Obama’s foreign and defense policies have been assertive, to say the least, especially in the Middle East and the Pacific. He has sanctioned far more unmanned drone strikes than Bush did; extended the security services’ intrusion into Americans’ privacy; allowed the CIA to continue its rendition program; approved trials of accused terrorists by flawed military tribunals; and has not shut Guantánamo Bay.
Moreover, the US is increasing its troop presence in the Pacific at a time when it already has more military force in the region than all other countries combined. Six aircraft carriers, with their accompanying support vessels – indeed, 60% of America’s entire navy – are now stationed in the Pacific.
In addition, Obama’s administration has been conducting talks with the Philippines to increase and enhance naval cooperation. And Singapore has been persuaded to host four advanced naval ships. Australia has established a base for marines in Darwin and another for unmanned spy planes on the Cocos Islands.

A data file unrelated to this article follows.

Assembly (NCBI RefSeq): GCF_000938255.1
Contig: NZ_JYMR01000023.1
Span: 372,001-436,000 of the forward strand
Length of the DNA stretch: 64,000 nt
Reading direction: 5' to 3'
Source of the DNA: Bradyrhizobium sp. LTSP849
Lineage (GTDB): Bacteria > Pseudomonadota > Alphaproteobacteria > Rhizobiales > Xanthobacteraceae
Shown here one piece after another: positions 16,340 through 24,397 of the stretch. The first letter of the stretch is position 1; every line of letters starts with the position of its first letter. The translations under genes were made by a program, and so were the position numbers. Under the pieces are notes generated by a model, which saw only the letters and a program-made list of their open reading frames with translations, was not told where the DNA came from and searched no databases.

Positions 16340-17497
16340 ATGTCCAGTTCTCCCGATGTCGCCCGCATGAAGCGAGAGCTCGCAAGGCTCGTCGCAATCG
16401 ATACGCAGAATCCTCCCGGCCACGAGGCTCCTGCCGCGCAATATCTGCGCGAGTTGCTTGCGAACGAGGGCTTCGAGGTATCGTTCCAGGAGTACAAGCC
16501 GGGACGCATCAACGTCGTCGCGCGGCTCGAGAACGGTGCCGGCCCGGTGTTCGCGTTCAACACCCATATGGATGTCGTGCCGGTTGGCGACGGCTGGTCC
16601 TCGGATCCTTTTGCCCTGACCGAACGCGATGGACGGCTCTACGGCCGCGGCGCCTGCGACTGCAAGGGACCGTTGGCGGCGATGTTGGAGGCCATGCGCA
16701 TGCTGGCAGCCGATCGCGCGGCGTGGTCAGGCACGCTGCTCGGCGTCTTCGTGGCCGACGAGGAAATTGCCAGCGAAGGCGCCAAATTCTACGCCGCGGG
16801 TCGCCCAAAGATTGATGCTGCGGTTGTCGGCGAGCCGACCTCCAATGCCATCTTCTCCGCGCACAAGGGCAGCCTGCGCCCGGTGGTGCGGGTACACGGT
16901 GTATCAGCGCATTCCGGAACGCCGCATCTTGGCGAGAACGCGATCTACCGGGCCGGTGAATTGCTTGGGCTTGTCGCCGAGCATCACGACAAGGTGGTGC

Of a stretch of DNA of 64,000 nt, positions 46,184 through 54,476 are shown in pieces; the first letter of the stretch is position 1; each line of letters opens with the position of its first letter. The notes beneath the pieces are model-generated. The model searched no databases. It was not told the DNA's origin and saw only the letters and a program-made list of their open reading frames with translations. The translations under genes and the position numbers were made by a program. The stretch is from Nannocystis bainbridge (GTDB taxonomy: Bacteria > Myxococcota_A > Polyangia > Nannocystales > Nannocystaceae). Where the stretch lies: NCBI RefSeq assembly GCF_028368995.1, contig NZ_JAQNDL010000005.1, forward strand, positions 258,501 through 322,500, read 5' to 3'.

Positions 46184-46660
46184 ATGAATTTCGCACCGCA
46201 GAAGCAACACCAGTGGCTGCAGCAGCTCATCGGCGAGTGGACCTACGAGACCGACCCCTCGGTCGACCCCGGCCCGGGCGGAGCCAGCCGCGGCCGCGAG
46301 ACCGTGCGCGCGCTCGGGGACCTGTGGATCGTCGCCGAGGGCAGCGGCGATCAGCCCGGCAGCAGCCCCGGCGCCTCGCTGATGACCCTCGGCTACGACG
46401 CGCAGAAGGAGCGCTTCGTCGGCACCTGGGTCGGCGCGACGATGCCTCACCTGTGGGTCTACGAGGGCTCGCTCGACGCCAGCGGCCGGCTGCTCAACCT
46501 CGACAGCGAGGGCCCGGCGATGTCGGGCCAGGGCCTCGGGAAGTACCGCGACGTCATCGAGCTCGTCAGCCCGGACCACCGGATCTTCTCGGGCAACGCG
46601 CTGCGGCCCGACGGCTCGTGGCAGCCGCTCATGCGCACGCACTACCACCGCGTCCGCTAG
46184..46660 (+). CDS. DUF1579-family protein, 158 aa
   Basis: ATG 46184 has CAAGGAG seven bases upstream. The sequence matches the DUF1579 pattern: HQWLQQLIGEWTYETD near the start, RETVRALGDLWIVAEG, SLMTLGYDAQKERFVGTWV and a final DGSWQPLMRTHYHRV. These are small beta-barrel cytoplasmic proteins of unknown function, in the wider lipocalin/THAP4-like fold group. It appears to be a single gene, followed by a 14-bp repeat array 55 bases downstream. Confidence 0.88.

That is not all. In a move that has received little or no publicity, congressional Republicans added a clause to the Defense Appropriation Bill for next year requiring the Obama administration to consult with countries in the Western Pacific about stationing even more forces – including tactical nuclear weapons – in the region. Senator Richard Lugar has advised me that since there has been little or no objection to the amendment from the White House, he sees no reason why it will not pass the Senate.
At a recent security conference in Singapore, US Secretary of Defense Leon Panetta emphasized the American military build-up in the region. Afterwards, he went to Vietnam, allegedly for discussions about the US Navy’s use of Cam Ranh Bay, a major American base during the Vietnam War.
The US, like Australia, denies that all of this adds up to a policy of containment aimed at China. But few in the Western Pacific see it that way........